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February 14, 2012 > Why St. Rose Hospital must survive

Why St. Rose Hospital must survive

By Nadia Lockyer, Alameda County Supervisor District 2

For almost 50 years, St. Rose Hospital, Hayward, has provided cost effective and high quality care to both the insured and uninsured residents of Hayward and southern Alameda County. St. Rose is what a hospital should be - deeply-rooted in the community it serves, focused on quality patient care and operated with a commitment to its mission and the belief that health care is a right, not a profit center.

St. Rose provides 35,000 emergency department visits annually and more than half of its in-patient care is for low-income patients. While a private hospital governed by an independent board of directors, St. Rose is a community hospital that plays a critical role in Alameda County's safety net system.

Operating a hospital on the principles of equity and access with a high percentage of under-insured and uninsured patients is a huge challenge. This has become increasingly true over the last few years with the economic downturn and with state and federal cuts. St. Rose has bravely responded to these challenges but, in recent months, has faced recurring negative cash flow balances.

You, the voters, have helped support St. Rose through an annual allocation of Measure A funds, the half-cent sales tax for health care that is so essential to our safety net. Alameda County has successfully leveraged these scarce, local dollars with federal matching dollars, bringing in more than $1.25M per year in federal funding for the hospital. In 2009 Alameda County committed an additional $7M from our reserves and created the St. Rose Emergency Fund to help support St. Rose's operation and secure financing to add 30 critically needed acute care beds in central Alameda County. Since 2006, Alameda County has provided or leveraged more than $40M of support for St. Rose.

The magnitude of cash shortfalls required the County to work with the hospital to secure additional financing. We worked with St. Rose's management and state and local experts to identify financial and operational improvement opportunities. St. Rose has moved aggressively to take action on these recommendation plans and significant progress has been made.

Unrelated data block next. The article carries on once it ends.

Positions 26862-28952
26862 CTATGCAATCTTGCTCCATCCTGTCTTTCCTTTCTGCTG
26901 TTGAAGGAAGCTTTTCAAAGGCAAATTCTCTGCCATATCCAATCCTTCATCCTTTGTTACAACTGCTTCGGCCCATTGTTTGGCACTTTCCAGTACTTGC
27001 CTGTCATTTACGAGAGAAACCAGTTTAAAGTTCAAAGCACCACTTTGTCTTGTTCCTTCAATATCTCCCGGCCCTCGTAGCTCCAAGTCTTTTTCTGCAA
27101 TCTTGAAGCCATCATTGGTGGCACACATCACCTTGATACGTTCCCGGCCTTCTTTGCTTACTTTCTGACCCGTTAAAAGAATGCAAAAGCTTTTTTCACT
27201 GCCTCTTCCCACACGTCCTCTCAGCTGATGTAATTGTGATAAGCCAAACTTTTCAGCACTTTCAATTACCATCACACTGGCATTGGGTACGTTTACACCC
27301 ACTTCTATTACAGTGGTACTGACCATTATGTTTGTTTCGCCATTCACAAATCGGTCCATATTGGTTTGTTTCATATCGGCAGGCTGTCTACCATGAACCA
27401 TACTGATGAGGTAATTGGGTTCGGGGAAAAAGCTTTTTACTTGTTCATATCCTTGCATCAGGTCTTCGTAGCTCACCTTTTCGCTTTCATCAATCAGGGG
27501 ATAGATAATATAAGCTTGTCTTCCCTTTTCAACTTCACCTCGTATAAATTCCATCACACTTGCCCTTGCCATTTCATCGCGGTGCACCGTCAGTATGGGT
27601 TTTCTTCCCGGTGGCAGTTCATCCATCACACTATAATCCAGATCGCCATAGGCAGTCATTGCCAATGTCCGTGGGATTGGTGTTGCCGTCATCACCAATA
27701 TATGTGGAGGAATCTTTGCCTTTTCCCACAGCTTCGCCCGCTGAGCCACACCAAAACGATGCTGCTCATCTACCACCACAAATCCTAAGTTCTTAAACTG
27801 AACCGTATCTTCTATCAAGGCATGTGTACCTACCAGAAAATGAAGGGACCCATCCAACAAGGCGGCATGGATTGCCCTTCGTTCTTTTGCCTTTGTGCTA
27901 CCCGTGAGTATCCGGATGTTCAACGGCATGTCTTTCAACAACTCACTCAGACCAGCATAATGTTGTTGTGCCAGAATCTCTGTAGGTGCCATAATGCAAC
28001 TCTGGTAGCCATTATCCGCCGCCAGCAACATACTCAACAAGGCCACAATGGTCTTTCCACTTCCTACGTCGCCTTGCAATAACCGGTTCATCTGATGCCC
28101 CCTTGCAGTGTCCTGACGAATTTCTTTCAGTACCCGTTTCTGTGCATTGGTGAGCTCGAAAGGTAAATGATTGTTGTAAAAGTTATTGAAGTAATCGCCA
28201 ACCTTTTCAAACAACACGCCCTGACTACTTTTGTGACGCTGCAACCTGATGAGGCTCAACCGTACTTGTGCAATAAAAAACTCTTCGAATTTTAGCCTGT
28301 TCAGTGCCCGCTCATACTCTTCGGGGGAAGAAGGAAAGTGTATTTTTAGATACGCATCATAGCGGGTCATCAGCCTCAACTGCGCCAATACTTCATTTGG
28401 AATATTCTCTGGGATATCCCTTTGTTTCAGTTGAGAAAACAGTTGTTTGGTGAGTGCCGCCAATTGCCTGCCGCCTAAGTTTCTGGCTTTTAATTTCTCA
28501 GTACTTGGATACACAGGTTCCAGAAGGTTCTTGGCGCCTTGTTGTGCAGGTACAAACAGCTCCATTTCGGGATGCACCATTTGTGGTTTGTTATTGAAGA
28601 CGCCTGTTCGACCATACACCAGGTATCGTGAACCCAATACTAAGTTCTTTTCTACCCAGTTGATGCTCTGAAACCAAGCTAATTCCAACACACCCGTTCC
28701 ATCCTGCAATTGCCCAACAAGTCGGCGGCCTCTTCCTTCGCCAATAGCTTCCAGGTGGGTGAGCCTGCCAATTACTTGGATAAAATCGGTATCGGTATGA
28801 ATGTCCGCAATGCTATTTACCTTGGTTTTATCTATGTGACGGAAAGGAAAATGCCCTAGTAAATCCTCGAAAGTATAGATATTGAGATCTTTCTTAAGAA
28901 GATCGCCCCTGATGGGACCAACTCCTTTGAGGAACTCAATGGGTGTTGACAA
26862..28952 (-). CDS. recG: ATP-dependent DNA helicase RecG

While I welcome these changes and recognize the hard decisions that have been made to implement them, they are not sufficient to secure the long term future of the hospital. More tough decisions are ahead: St. Rose needs new partnerships, funding, and operating efficiencies to survive.

In conjunction with our Health Care Services Agency, I am leading discussions with local hospital districts regarding a merged governance and operational structure that formally recognizes the role St. Rose plays in our safety net while simultaneously taking advantage of the operational efficiencies and enhanced reimbursements that district hospitals enjoy.

I support St. Rose Hospital's belief that health care is a right and not a profit machine; hence my determination to assist them as much as I can. While my role has been to facilitate discussions, St. Rose is not a public hospital under the Board of Supervisor's jurisdiction. It is St. Rose's Board of Directors that will decide the best option for the hospital's long-term sustainability. I have played, and shall continue to play, a supportive role to keep St. Rose open. Simply put, I believe St. Rose must not only survive, it must thrive.

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